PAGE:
Whilst Hugo Chavez may be armed with the best of intentions, his sight will inevitably be blighted by the Human Precondition - fallibility. By claiming the right to Rule by Decree, he validates that which has supported the Capitalist scheme of things for centuries - the arrogant claim to infallibility. And by doing thus, he keeps alive the Spirit of Capitalism in this generic fashion. S/he who maintain a generic ideal such as this, keeps open the conduits via which it may transmutate into the self-serving perspectives that currently nourish the hadean fields of Capitalism.

If there is one thing I can be certain of, it is the certainty of the Precondition of my Humanity - my fallibility.

~the Heretic~

Friday, January 12, 2007

Look Hu's Talking

Shock in China and Japan over Saddam’s Hanging

"The United States considers itself the patriarch of the world," it wrote. "Whenever someone doesn't please its eyes or obey its words, it will use its own ways to punish them, imposing sanctions or using force."
- xinhua, the official chinese news agency on the execution of saddam

The summum bonum of Chinese History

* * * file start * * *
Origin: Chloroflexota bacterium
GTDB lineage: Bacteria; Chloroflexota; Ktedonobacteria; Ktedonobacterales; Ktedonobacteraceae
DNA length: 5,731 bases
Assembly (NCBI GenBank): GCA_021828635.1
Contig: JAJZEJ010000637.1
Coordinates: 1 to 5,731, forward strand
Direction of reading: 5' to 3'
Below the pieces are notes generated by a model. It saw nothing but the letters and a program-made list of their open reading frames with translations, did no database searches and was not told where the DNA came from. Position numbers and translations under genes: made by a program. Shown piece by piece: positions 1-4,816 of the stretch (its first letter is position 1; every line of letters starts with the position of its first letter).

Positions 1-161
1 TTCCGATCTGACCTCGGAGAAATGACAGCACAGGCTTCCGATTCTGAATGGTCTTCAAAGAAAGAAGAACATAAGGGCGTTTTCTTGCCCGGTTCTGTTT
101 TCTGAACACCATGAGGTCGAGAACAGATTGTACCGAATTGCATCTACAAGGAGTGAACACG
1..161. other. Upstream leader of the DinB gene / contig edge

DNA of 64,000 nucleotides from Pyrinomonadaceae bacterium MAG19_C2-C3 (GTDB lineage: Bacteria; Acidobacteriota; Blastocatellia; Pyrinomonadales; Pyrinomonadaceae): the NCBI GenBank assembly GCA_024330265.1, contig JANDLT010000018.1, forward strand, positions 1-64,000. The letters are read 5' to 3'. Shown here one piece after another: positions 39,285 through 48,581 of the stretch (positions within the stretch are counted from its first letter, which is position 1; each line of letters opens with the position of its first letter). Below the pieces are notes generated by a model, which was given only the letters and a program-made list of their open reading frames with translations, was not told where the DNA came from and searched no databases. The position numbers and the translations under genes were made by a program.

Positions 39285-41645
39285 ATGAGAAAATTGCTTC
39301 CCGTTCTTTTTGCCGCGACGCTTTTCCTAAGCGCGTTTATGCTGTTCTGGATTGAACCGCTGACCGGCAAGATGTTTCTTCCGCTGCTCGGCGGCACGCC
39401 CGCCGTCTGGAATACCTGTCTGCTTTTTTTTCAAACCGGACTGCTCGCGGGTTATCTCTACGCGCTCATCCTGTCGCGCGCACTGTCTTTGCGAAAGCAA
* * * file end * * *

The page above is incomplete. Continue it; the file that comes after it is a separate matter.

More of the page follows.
And this coming from a country world renown for human rights violations such as the harvesting of organs from prisoners, the execution of more people per annum than those carried out by the rest of the world put together, the using of thugs to clear land of its inhabitants, forced abortions officially imposed upon women bearing their second child, etc, etc.

Of course, the intention behind the aforementioned tirade is clear. It is a typical nationalist strategy to vilify other nations for the purpose of further reinforcing the local populace's patriotic gravitation towards one's own 'home and country'. When all other nations are perceived as relatively less desirable, 'our own home and country', despite its shortcomings, is still the preferred choice. This is that which makes citizens of such nations put up with far more injustices than they otherwise would.

The execution of Saddam gave the Chinese yet another opportunity to call for international respect for the sovereignty of nations and observance of the principle of non-intervention. It seems that those who cry out for non-intervention are usually those who flout this principle continuously when it comes to their own citizens and whom are well known for human rights violations. Those who do not keep hankering after international non-interference and observance of the principle of sovereignty are those who use their observable and verifiable observance of human rights to argue for non-intervention. These nations are those that supply Reason as an argument for non-interference as opposed to human-rights violating nations who use the principle of non-interference as a reason in itself.